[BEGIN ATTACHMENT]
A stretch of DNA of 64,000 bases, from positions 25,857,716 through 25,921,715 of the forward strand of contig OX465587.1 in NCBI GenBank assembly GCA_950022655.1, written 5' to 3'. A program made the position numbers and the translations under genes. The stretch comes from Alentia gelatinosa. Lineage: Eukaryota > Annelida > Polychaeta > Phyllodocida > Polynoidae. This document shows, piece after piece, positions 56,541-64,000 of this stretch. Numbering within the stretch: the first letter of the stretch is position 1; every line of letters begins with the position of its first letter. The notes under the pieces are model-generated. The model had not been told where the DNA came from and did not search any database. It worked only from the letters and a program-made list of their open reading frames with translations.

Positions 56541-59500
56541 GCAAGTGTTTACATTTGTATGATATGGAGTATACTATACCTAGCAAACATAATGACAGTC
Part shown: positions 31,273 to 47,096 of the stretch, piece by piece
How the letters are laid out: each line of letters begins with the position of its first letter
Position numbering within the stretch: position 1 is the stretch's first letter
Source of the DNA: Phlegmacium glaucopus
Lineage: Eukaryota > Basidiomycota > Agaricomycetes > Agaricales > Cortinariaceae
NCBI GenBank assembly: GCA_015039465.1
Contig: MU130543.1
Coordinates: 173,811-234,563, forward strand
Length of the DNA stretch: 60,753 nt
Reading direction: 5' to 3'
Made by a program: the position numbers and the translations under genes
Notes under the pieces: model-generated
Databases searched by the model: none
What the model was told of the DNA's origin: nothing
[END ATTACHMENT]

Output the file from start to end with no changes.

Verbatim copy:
A stretch of DNA of 64,000 bases, from positions 25,857,716 through 25,921,715 of the forward strand of contig OX465587.1 in NCBI GenBank assembly GCA_950022655.1, written 5' to 3'. A program made the position numbers and the translations under genes. The stretch comes from Alentia gelatinosa. Lineage: Eukaryota > Annelida > Polychaeta > Phyllodocida > Polynoidae. This document shows, piece after piece, positions 56,541-64,000 of this stretch. Numbering within the stretch: the first letter of the stretch is position 1; every line of letters begins with the position of its first letter. The notes under the pieces are model-generated. The model had not been told where the DNA came from and did not search any database. It worked only from the letters and a program-made list of their open reading frames with translations.

Positions 56541-59500
56541 GCAAGTGTTTACATTTGTATGATATGGAGTATACTATACCTAGCAAACATAATGACAGTC
Part shown: positions 31,273 to 47,096 of the stretch, piece by piece
How the letters are laid out: each line of letters begins with the position of its first letter
Position numbering within the stretch: position 1 is the stretch's first letter
Source of the DNA: Phlegmacium glaucopus
Lineage: Eukaryota > Basidiomycota > Agaricomycetes > Agaricales > Cortinariaceae
NCBI GenBank assembly: GCA_015039465.1
Contig: MU130543.1
Coordinates: 173,811-234,563, forward strand
Length of the DNA stretch: 60,753 nt
Reading direction: 5' to 3'
Made by a program: the position numbers and the translations under genes
Notes under the pieces: model-generated
Databases searched by the model: none
What the model was told of the DNA's origin: nothing